NYR Top Defensemen of All-Time (Rules & Preliminary Discussion)
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06-04-2013, 06:08 PM
Join Date: Aug 2012
And of course, the other part of the picture that I think is being ignored in a lot of this debate over Leetch and Park is their relative defensive strength. I've already said this, but Park was a good amount ahead of Leetch in this aspect of his game. I really don't think there is much of an argument to be made there. Other guys who saw him play have already talked about this -- he was defensively sound, an intimidating presence, a good checker, etc.
by any means, didn't have those same kind of tools in his tool box. It is at least a part of why the Beukeboom pairing worked and made sense; what Leetch lacked in physicality, Beukeboom more than made up for... not so much on being defensively sound, though. There were times when that pairing was an absolute nightmare in their own zone.
Here is a look at some relevant defensive stats for Leetch and Park during their time with NYR:
- 452 GP; +177.
- Had a plus rating in every single one of his 7 full seasons with NYR. 4 of these plus seasons were +15 or above.
- Zero full seasons with minus ratings with NYR.
- Just two seasons below +15.
- Had one season with a ridiculous +62.
- Plus/minus per game: +0.4
- Just 2 seasons in which he was on the ice for more than 100 goals against. All 5 of his other seasons he was on the ice for 70 goals or less. But since the season length was slightly shorter in his era...
- Park was on the ice for an average of 1.17 goals per game.
- If you subtract power play goals against, he was on the ice for 0.94 even strength goals per game.
- 1,129 GP; +24.
- Had a plus rating in 8 of 15 full seasons with NYR. Just 3 of his plus seasons were +15 or above.
- Had 6 minus seasons and one even season. Of these minus seasons, all but one were -15 or worse. (Though, to give context, at least a few of these seasons also came during the dark years...)
- Plus/minus per game: +0.02. But to give a comparable # to Park's, Leetch's first 7 full seasons with NYR (excluding 92-93 injury season and lockout season) his "plus/minus per game" was +0.16.
- Leetch had 11 seasons in which he was on the ice for 110 goals against or more. Of the 6 seasons with NYR that he was on the ice for less than 100 goals, all of them were shortened seasons (whether due to his first season, injury or the lockout). But again, since seasons were different lengths, to provide a decent comparison to Park...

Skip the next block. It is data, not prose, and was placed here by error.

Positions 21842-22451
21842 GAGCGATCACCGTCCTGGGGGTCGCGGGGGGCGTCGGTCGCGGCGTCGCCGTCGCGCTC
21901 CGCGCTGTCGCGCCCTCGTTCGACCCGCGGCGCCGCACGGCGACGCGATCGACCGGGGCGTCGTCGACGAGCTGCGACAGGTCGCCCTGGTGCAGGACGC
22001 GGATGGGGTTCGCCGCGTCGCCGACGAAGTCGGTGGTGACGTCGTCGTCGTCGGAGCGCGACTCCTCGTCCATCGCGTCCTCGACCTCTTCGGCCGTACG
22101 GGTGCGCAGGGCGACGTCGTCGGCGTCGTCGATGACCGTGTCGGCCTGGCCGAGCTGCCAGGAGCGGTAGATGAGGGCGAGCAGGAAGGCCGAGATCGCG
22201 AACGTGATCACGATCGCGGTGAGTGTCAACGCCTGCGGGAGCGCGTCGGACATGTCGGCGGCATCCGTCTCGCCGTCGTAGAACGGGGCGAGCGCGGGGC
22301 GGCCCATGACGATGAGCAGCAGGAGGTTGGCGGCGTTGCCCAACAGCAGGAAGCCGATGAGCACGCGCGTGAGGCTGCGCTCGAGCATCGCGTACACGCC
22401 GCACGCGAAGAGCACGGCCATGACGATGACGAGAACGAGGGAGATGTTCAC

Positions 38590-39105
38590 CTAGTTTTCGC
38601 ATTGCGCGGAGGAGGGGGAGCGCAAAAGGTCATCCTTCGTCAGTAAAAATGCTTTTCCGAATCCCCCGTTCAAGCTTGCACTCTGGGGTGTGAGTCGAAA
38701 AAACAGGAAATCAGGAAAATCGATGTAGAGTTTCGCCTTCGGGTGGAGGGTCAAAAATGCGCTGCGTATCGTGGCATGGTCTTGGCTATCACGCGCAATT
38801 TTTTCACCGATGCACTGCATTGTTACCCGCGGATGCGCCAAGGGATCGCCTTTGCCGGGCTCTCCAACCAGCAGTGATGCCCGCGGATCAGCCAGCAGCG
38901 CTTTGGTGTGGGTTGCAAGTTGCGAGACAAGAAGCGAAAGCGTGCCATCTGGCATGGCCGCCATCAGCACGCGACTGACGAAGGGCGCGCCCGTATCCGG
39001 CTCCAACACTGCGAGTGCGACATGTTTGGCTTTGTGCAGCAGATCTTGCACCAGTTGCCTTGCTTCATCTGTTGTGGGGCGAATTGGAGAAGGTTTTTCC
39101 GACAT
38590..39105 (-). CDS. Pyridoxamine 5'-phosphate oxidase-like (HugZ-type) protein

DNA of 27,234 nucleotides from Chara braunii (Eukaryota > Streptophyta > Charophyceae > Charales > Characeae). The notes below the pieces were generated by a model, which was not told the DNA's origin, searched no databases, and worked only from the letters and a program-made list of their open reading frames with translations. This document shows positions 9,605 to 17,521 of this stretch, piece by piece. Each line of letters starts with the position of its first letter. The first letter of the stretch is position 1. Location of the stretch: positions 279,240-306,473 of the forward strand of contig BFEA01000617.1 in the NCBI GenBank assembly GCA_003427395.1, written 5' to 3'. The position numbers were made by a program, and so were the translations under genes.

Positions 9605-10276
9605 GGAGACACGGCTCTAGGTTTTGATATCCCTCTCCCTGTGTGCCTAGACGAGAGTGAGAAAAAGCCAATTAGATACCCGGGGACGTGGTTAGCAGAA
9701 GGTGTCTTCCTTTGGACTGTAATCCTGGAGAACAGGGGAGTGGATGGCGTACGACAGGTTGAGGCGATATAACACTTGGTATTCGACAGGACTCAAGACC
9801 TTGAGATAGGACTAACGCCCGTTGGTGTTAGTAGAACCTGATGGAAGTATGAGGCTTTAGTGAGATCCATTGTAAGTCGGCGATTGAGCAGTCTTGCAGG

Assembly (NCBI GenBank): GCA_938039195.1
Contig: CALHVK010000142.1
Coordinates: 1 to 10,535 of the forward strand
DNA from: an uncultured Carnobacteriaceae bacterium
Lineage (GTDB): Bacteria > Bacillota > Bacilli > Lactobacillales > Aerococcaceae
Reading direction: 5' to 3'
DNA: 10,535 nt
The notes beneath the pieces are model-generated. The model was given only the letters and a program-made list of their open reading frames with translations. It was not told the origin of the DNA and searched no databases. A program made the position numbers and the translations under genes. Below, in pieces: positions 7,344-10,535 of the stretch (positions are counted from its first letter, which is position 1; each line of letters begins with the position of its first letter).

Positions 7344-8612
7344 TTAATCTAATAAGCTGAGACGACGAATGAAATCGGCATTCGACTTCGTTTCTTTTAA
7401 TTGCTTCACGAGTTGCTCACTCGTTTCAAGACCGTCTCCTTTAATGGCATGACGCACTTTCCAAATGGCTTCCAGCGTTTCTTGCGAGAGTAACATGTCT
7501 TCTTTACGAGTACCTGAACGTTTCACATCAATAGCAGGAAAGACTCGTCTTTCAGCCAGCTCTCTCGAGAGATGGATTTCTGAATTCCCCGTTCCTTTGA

- Leetch was on the ice for an average of 1.46 goals per game. Almost 0.3 goals per game higher than Park. In an 82 game season, that is 25 more goals against. Not an insignificant number.
- If you subtract power play goals against, Leetch closes the gap somewhat, to an average of 1.04 even strength goals per game. 0.1 more than Park.
- To again, look at Leetch's prime to get a decent comparison to Park, if you look at his first 7 full seasons (excluding 92-93 injury season and the lockout season), those #s actually go up slightly. He was on the ice for an average of 1.48 goals per game, of those, 1.04 were even strength goals.
I know plus/minus is a flawed stat in a lot of ways; but a question to ask nonetheless is: Even though Leetch was likely the better offensive talent and scored or contributed to more goals, if he gave up more goals while he was on the ice, does that not detract from him?
I completely understand why the defensive part of these guys' games isn't really being discussed a ton. It is hard to make an argument either way when there are a dearth of tangible statistics to back up the point you're making. Or to compare players' defensive attributes in different eras or even to try to describe their game to people who may not have seen them play. But I hope that we find a way to include this part of each players' game in the discussion of the rest of this list as we move forward. It is a big part of why I've been playing devil's advocate to a degree and throwing out arguments against Leetch. If we end up with a list of dmen that is ranked solely based on the offensive side of the puck, I think that will do a great disservice to some of the best dmen that this team had play for it.
In that light, does anyone know of any other stats that have been used or could be used to try to quantify some of this stuff?
I know Crease is looking closely at AST voting; that seems like a good start that could do a decent job at pinpointing some of the elite defensive guys from before all of our times.
Other thoughts I've had for ways to try to quantify some of this stuff (which are, unfortunately, all imperfect in some way or another):
- Plus/minus (only '67 forward)
- Total goals against (and perhaps trying to weight by quality of goalie the team had?)
- Goals against per game / TOI
- Shots against per game / TOI (not recorded officially until '83)
- Hockey reference has a stat called "Defensive Point Shares". It seems a bit contrived, but doesn't seem like an awful place to start.
Last edited by Richter Scale: 06-04-2013 at
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